The information needed to improve the genetic counselling in this field will be obtained initially by a review of the literature which will also highlight the deficiencies in our knowledge. From this, the group will develop three questionnaires aimed at bridging these gaps. The first will be sent to professionals, particularly audiological clinicians and genetic counsellors in this field. The second will be administered to patient associates brought together by workpackage 7 and the third will be sent to individual patients of the clinicians working in the different components of GENDEAF.
The questionnaires will be formulated by members MB27, MB32 and MB33 who all have extensive experience in questionnaire development and analysis. They will be formulated on the basis of the literature review and focus groups comprising the clinicians and genetic counsellors in the different WPs together with a range of patient groups and patients highlighted by WP7.
Models of the development of psychosocial consequences of genetic hearing impairment will be developed separately for the three broad types of impairment being considered: congenital severe/profound hearing impairment; late onset dominant genetic hearing impairment and deaf blindness. The models will be based on the World Health Organisations "International Classification of Functioning Disability and Health - ICIDH-2 (2000) of which the final and definitive version will be published in mid 2001, and for which the pre-final version is currently available.
This model highlights the role of environmental (human and societal) and personal factors in the development of the 'Activity Limitation' and 'Participation Restriction' of the individual. The way in which these interact with the underlying impairment and how negative effects can be reversed will be highlighted in the final models. These models will then serve as a basis for improved genetic counselling and to improve the understanding of their condition by individuals with the conditions concerned.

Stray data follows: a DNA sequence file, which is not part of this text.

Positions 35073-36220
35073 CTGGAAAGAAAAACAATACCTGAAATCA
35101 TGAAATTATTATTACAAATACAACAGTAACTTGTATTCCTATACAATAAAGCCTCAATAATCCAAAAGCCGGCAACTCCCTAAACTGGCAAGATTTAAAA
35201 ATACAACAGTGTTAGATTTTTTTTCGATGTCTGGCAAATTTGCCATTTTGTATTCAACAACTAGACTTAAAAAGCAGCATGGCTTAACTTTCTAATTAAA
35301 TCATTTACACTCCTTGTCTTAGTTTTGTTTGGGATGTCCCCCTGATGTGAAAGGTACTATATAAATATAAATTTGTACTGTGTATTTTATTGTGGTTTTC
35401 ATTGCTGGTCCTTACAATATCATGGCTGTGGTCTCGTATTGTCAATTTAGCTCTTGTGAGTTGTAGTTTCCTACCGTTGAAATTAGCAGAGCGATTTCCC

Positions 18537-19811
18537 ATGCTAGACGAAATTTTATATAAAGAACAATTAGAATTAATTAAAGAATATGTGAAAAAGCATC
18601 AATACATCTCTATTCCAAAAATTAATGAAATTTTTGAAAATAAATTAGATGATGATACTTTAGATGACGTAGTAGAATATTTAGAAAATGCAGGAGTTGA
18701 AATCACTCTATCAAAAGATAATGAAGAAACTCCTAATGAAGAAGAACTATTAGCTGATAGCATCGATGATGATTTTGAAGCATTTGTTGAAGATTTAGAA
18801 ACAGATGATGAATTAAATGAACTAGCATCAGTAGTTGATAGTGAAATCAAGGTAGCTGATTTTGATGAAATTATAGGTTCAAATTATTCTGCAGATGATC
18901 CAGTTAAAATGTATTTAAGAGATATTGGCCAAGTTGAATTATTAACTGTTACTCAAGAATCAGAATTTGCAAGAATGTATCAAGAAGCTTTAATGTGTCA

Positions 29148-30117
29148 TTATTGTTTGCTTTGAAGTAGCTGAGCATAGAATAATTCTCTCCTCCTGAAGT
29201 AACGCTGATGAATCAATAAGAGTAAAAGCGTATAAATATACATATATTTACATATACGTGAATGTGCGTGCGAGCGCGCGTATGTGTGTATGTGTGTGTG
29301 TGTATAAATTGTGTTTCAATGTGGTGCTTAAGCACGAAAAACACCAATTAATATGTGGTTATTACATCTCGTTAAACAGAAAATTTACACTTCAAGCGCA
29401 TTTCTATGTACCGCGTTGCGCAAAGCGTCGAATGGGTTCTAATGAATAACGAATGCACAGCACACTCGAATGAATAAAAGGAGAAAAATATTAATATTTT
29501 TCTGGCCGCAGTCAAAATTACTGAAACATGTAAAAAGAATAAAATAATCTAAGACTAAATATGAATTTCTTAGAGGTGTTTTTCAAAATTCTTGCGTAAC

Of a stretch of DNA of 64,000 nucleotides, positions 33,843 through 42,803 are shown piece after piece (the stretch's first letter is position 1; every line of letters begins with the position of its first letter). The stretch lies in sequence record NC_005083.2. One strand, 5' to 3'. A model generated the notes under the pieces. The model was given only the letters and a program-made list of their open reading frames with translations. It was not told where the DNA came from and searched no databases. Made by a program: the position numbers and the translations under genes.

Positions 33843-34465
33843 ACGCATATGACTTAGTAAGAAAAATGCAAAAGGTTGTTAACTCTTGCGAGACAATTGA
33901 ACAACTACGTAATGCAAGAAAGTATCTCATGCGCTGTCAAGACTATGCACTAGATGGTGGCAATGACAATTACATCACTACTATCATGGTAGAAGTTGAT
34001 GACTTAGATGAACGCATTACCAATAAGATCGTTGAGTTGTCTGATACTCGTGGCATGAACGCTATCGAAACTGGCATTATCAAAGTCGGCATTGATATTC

To facilitate communication between the research and hearing impaired communities (patients, families and their associations).
The main objective is to create a network between associations and between associations and researchers for the exchange of information with regard to research advances, but also patient's needs and expectations. Patients and patients' families information is essential for them to be open to research advances and therefore contribute to it actively. A bulletin will be published that will be targeted to patients, their families and medical personnel involved in genetical hearing impairment. Besides English, the bulletin will be translated also in Swedish, French, German, and Italian language.
The wording of the bulletin has to be in a lay language, i.e. in a form that may be understood by non scientific and non medical people.
The bulletin will also be published on Internet in the different languages. The network objective is to inspire such initiatives throughout Europe. The consortium will collaborate with any other organisation which will request the authorisation for translating it into other languages.